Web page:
Will Social Media Replace Contact Centers with Advocacy Centers?

Last night I had an interesting conversation with Frank Eliason (aka comcastcares) via Twitter.

This all started because Shel Isreal asked a question many are asking right now: Do brands belong on Twitter? I think this is an interesting question – which primarily goes to weather or not the “community” will accept brands on Twitter. That being said I think the answer is already baked in. They are already on Twitter – and for the most part – Twitterers seem happy to have them there.

The more interesting question is – as I put it in my exchange with Shel Israel last night:

the question isn’t should they be here -but how do u scale beyond single person and maintain effect & persona…

This was the stimulus for my conversation with Frank Eliason

more after the jump…

Here is that conversation:

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To be clear I think Frank and I agree in many respects – but I’d like to make one thing perfectly clear:

Social Media will not force companies to build Advocacy Centers. If that was in their operational DNA they would have done it in their existing contact centers. To assume that somehow Social Media will transform fundamental principals of how companies interact with their customers is classic over-reach.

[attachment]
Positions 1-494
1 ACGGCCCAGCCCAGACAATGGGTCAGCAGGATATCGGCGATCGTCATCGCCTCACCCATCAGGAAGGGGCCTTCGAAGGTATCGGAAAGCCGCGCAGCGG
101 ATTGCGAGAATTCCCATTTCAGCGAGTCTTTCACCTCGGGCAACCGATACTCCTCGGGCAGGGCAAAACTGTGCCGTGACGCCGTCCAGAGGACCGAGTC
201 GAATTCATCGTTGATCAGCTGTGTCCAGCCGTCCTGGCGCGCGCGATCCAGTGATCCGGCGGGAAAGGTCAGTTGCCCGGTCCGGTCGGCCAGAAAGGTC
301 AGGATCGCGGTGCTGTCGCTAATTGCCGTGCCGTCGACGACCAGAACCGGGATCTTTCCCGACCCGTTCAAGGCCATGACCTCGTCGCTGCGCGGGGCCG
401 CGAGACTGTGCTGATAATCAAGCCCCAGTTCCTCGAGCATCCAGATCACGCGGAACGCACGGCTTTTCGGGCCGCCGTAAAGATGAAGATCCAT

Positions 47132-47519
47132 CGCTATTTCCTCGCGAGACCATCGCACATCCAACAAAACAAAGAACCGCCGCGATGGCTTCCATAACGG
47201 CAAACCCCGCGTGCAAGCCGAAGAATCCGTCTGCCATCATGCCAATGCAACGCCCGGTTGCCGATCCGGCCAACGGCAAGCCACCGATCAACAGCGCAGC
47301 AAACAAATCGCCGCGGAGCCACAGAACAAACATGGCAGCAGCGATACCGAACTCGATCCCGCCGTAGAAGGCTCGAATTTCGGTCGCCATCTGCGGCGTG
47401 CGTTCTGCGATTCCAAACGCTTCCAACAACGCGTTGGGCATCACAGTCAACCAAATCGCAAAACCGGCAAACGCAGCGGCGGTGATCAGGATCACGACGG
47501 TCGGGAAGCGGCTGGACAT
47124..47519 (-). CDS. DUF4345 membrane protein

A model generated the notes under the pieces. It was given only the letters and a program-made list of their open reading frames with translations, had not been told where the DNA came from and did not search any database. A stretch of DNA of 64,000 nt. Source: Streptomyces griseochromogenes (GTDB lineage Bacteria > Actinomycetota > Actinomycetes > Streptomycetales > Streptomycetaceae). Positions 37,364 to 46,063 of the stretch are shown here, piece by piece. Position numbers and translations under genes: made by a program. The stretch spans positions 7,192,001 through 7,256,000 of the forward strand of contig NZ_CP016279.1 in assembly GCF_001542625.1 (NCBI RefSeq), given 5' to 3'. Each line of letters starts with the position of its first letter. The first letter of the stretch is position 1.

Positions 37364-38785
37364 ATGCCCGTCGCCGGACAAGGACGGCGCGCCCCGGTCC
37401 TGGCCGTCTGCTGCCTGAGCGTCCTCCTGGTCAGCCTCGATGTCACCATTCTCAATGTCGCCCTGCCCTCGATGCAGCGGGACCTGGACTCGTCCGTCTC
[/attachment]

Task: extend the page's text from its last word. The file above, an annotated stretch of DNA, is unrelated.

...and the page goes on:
Social Media is different. But I’ve seen this movie before. During the late 1990’s I worked for a customer loyalty consultancy called eLoyalty. We believed (as did everyone else) that the web would fundamentally transform support and customer service. That companies would have to focus on making their customers loyal and building wallet share. For some of you I’m sure this rings a bell.

And yet… here we sit 20 years later and the vast majority of companies still are abysmal at providing a quality customer experience. Why? Because it simply costs too damn much.

Think about it – every time a company has to interact with YOU it costs the company money. That cost has to be passed along to YOU or the company can not be profitable. It isn’t that these companies have bad motives – it is that they can not scale great service without pricing themselves out of the market. That is also why small experiments that provide outstanding service experiences fail when they are scaled to accommodate every customer. I believe what we are seeing today in social media from @comcastcares, @scottmonty (Ford), Dell and others are those experiments. I remain unconvinced that there is anything fundamentally different which will make the scale/cost equation change.

Social Media is (and will be) no different than phone calls, email or chat. At some point it will become all about providing some moderately acceptable level of service at a cost that allows the company to be profitable.

There is, however, one way in which social media is different. Social Media allows a company to engage in the word of mouth conversations about their brand (the totality of the experience of doing business with them). That capability is where I believe companies should engage, focus and expend scarce resources. Simply because the ability to participate in word of mouth conversations, amplify positive messages and engage to correct negatives does more than “service” a customer – it defines your company in the eyes of your current and potential customers.

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